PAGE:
Missed Rihanna when she was home for Kadooment? Well, it is not too late to take a peek at some of the places on the island associated with the iconic Bajan entertainer. First stop: Rihanna Drive, formerly Westbury New Road, renamed on November 30, 2017. This road defined Robyn Fenty’s neighbourhood before her meteoric rise to stardom. You can see the exterior of the very house in which she lived. Next, you can make your way to The Mighty Grynner Highway, previously known as Spring Garden. Renamed in honour of Barbados’ top Road March King, it is the site of the Kadooment finale. Rihanna tries hard to make it home for the culmination of every Crop Over Festival, donning a costume and joining in the revelry. On leaving the Highway, you can take a drive out to Combermere School, Rihanna’s old high school and stomping ground. If you travel along […]
The cherry tree because they know that the Barbados cherry is one of the richest sources of Vitamin C in the world, exceeded only by the rosehip. One cherry can contain 134% of the recommended daily value of Vitamin C, which is a known anti-oxidant, good for building collagen, protecting mucus membranes and preventing scurvy. It is also an excellent astringent. (The cherry is also a significant source of Vitamin A.) Used in both modern and folk medicine, it treats liver complaints, diarrhoea, dysentery, coughs and colds. It is even used to fight cancer, especially that of the colon.
“…a palace with which Aladdin himself might have been satisfied.” JAMES ANTHONY FROUDE (1818-1894), British historian and editor, Fraser’s Magazine, on Farley Hill in its heyday. Today, Farley Hill is a charred ruin and a national park of Barbados, but for 100 years it was a breathtaking wonder of a great house where Sir Graham Briggs, a rich British planter and legislator, entertained the crème de la crème of Barbadian society and even British royalty, including Prince Alfred, Prince Albert and Prince George (who later became King George V). The original building, Grenade Hall, was built in the 1800s by Sir Graham’s father, and he bequeathed it to Sir Graham in 1856. Sir Graham renamed the property “Farley Hill” after a British school of which he had happy memories. Folklore attributes 99 windows to his dream of a mansion. However, after his death in 1887, the building gradually became dilapidated […]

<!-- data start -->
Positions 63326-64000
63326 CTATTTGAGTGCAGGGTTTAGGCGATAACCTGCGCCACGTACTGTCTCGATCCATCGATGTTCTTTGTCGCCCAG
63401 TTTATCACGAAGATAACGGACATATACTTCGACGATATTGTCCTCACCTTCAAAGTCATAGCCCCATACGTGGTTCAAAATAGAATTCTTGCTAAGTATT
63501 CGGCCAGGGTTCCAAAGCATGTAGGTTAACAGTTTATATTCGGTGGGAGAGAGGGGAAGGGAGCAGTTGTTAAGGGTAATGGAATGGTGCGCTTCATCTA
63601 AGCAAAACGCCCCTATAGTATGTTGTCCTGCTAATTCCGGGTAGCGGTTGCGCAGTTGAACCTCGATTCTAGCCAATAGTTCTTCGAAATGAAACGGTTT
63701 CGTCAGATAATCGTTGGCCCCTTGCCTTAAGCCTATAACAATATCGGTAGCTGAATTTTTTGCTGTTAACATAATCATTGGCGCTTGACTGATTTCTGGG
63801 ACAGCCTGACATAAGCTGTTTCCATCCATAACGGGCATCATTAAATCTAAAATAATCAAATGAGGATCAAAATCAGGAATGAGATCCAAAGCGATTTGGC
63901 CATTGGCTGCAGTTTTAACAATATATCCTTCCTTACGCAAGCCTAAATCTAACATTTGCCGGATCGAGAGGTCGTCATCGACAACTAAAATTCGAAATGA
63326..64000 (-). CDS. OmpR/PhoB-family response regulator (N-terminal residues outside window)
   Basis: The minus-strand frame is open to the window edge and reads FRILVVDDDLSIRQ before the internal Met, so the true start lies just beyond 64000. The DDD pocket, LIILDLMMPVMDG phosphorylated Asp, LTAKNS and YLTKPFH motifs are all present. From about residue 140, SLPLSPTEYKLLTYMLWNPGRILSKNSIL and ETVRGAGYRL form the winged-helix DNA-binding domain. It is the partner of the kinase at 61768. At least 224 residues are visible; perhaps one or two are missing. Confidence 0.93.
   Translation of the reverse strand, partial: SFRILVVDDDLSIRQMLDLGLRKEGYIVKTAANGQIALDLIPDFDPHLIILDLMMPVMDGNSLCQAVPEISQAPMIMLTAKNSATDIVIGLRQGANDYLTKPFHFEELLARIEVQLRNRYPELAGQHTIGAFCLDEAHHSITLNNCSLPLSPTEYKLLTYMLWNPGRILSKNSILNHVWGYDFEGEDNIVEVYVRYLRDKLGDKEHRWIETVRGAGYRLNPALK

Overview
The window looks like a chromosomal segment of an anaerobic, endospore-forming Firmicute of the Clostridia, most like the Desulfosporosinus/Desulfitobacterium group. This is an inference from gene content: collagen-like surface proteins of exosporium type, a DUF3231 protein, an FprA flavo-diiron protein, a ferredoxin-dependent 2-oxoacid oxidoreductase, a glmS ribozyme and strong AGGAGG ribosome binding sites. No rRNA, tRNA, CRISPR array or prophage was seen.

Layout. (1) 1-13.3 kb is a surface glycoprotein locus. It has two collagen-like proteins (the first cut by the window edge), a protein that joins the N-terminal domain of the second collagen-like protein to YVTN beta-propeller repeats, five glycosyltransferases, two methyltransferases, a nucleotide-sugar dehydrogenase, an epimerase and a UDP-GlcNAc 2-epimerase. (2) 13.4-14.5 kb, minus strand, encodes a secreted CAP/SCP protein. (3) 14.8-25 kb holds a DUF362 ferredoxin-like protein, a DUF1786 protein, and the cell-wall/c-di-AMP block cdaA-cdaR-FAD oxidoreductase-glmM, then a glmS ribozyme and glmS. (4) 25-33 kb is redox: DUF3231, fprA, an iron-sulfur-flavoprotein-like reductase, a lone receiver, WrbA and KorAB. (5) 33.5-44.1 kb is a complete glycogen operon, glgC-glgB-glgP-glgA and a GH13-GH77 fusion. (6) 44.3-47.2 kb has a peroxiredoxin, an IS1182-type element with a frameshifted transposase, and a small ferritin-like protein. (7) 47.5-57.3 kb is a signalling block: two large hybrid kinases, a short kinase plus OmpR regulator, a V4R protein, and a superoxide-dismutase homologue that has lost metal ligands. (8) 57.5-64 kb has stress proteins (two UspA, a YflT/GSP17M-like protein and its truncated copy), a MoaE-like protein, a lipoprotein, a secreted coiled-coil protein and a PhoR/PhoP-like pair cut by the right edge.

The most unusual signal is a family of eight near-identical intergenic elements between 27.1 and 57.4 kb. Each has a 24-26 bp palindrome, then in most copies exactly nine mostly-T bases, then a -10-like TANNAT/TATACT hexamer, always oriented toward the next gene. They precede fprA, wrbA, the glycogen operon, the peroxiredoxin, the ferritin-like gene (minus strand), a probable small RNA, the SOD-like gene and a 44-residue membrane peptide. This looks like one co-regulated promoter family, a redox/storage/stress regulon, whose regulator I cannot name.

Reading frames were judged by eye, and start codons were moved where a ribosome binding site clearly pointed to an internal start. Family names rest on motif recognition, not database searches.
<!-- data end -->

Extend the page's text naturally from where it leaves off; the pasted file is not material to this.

Fancy a coconut? If you longingly imagine a machete-wielding vendor on the roadside presenting you with an expertly cut shell, which serves as a natural cup for coconut juice drunk with a straw, you are not necessarily a visitor but quite possibly a Barbadian. The novel presentation appeals to both visitors and locals and the coconut water, perfect for quenching thirst and pleasingly low in calories, also appeals to both groups. The coconut water has other merits as well. It helps deal with problems of the kidney and bladder of concern to all. Coconut water is not the only gift of the coconut. Coconut jelly, when grated, makes an excellent ingredient in coconut bread, sugar cakes and ice cream, served in hotels and homes alike, and is also a great treat when eaten, scooped out straight from the coconut.
Looking for an outing for the kids, and indeed the whole family? We suggest a trip to the north of the island to Barbados’ second city, Speightstown, also known as “Little Bristol” because of strong trading links with that English city in the past. This is not a bustling city like the island’s capital, Bridgetown; indeed, it is rather sleepy and quite quaint but wonderfully rich in history and culture. First stop should be Arlington House, one of the island’s best-kept secrets. Dating back 300 years, this ‘single house’ of Charleston style was restored by the Barbados National Trust and eventually opened to the public in 2008. Despite its historic setting, this museum could not be more modern in its use of technology, creating an interactive experience extremely educational and enjoyable for all ages, but especially for those of primary or early secondary school age.